Tuesday, August 26, 2008

Red Hill

The second Catskills fire tower hike (the overall ninth fire tower mountain,) as well as the main reason that we dragged the husbands down to the Catskills for camping was Red Hill. At only 890 feet in elevation change and a round trip walk of 2.8 miles, it hardly seemed worth driving 3 hours to just do this mountain so we made a weekend out of it, camping at Mongaup Campground and hiking up Balsam Lake Mountain the day before.

We were accompanied on this hike by our loving, willing, but less than enthusiastic husbands, who came because it meant a lot to us. Once again, it was a small miracle that we found the trailhead., validating my claim to my husband, that no, there are not huge signs directing you to mountain trails.

We drove over back roads and perhaps even a mountain to get to the trail head in Denning, a town in southern Ulster County. My brother-in-law had more faith in his car than I had in my Corolla to get us down the bumpy dirt road to the parking lot closest to the trailhead. We found some self guided tour pamphlets, like the ones at Mt. Goodnow and Blue Mountain which provided a little lesson in nature along the way. It described Along the way we saw Lycopodium, Nectria, Mountain Wood Fern (the fern that florists use in arrangements,) Yellow Birch, Hemlock, White Pine, Moss, pudden stone, bluestone slabs which were dropped at its location by a glacier, and of course the fire tower and cabin.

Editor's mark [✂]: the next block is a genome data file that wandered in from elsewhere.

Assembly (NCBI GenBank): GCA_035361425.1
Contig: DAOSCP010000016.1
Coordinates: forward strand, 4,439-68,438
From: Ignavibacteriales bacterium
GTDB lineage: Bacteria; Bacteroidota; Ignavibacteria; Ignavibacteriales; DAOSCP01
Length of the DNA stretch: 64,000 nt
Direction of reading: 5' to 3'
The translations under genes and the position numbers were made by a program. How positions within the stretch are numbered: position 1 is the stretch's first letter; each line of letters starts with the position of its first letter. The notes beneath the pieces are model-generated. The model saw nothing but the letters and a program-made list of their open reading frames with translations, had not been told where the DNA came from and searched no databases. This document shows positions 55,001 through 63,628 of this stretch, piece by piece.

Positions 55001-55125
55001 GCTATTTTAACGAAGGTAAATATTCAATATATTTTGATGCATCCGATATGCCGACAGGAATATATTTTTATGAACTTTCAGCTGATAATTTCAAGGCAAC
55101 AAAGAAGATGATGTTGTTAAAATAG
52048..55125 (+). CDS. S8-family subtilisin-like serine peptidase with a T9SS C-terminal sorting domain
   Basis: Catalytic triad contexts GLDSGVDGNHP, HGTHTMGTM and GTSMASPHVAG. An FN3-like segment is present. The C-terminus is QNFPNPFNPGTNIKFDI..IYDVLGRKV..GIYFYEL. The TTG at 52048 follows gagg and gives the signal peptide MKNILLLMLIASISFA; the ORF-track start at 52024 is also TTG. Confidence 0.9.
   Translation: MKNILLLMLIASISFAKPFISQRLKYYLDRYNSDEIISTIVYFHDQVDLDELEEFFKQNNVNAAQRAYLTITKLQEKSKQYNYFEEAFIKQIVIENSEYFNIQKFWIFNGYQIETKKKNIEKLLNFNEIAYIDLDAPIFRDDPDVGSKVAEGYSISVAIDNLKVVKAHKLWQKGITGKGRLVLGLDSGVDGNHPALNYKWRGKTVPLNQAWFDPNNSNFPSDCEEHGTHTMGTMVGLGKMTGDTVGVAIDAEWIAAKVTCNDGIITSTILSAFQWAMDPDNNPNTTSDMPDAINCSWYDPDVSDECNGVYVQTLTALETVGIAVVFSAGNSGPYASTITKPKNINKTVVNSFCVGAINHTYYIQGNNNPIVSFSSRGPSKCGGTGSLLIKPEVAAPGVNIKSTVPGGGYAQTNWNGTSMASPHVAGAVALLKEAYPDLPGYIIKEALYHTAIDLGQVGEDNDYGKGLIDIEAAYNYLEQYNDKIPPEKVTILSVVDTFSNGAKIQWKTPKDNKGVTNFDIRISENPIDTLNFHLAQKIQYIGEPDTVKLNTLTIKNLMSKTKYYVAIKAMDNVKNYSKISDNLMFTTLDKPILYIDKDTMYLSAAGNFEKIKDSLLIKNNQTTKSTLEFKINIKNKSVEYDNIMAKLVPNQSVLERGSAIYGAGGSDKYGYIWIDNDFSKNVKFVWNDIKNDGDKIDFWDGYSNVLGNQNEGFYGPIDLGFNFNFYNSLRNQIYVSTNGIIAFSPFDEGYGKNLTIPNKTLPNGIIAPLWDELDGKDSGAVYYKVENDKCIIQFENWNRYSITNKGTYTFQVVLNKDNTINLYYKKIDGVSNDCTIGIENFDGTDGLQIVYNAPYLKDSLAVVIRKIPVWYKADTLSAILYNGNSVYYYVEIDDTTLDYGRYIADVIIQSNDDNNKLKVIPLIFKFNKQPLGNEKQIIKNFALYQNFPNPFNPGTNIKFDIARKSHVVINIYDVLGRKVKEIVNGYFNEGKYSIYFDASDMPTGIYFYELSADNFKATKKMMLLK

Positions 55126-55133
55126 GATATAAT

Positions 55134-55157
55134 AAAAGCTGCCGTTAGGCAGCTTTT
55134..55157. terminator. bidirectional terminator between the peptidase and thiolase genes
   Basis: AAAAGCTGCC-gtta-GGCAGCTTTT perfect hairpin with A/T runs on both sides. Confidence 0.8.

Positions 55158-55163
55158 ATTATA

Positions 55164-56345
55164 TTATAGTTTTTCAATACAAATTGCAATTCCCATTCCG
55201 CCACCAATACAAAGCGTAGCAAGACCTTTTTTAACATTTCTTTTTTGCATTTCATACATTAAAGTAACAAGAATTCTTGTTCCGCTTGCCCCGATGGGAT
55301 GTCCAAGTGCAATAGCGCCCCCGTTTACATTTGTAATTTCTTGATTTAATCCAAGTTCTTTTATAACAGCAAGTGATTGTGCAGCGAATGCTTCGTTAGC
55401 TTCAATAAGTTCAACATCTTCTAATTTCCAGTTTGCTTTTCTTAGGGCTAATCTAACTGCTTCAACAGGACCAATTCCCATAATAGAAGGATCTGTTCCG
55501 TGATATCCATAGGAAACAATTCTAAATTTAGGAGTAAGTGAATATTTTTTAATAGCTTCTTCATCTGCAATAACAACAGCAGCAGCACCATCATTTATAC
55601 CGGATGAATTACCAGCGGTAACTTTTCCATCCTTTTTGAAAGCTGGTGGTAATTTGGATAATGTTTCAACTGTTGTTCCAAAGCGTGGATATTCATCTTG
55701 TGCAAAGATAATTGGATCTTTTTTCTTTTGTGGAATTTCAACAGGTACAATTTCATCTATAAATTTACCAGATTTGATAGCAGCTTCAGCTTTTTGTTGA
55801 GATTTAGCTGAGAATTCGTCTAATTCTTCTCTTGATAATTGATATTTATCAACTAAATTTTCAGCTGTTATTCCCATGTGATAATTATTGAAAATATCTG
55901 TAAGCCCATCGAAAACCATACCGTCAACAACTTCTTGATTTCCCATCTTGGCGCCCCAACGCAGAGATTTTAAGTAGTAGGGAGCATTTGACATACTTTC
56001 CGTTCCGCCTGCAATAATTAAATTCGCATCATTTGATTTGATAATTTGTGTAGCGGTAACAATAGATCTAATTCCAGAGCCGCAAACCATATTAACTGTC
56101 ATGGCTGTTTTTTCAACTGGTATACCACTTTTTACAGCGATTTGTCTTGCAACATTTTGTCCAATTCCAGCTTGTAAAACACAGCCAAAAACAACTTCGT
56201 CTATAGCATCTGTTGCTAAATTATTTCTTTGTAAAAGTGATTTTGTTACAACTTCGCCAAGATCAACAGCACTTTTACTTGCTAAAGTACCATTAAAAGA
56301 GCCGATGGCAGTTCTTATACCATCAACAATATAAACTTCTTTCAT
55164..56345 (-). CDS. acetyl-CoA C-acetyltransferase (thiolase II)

"Pudden Stone" stones inside rocks

Bluestone, left by the glaciers

Sister and I were excited to find yet another Catskills interpreter at the summit - an opportunity that is not as frequently provided in the Adirondacks. He was actually the one that made some hand mountain profile labeling maps inside the tower, so you could see based on the outline of each mountain which peaks you were looking at.

Me and Red in front of the Red Hill fire tower

From the top you can see 98 peaks and over 3000 acres of land. The land was only occasionally frequented by Native Americans, and later settled by Dutch, English, Irish, and Germans. Some of this history of the region includes logging, bluestone quarrying, leather tanning, winter green and blueberry harvesting, trapping, fishing, mountain house tourism, railroads, and World War II pilot training.

The cabin

Red Hill was selected to be a steel fire tower site in 1920, and was the last staffed tower in the Catskill Forest Preserve, which was last staffed in 1990.

Pictures inside the cabin

For all the pictures from this hike, see my Flickr set.

According to "Views from on High" by John Freeman, the summit Elevation is 2990 ft, with an elevation change of 890 feet. The difficulty is described as being a short hike, never very steep, though my husband begs to differ.

Thanks to the Red Hill Fire Tower Committee for providing a paper trail guide along the hike, from which this information was obtained!

For a list of those who served the Red Hill Fire Tower, visit:

1 comment:

storybeader said...

that's great that you and sister get along so well. Of course, the scenery is green and beautiful, as always. Enjoy the nice weather while it lasts!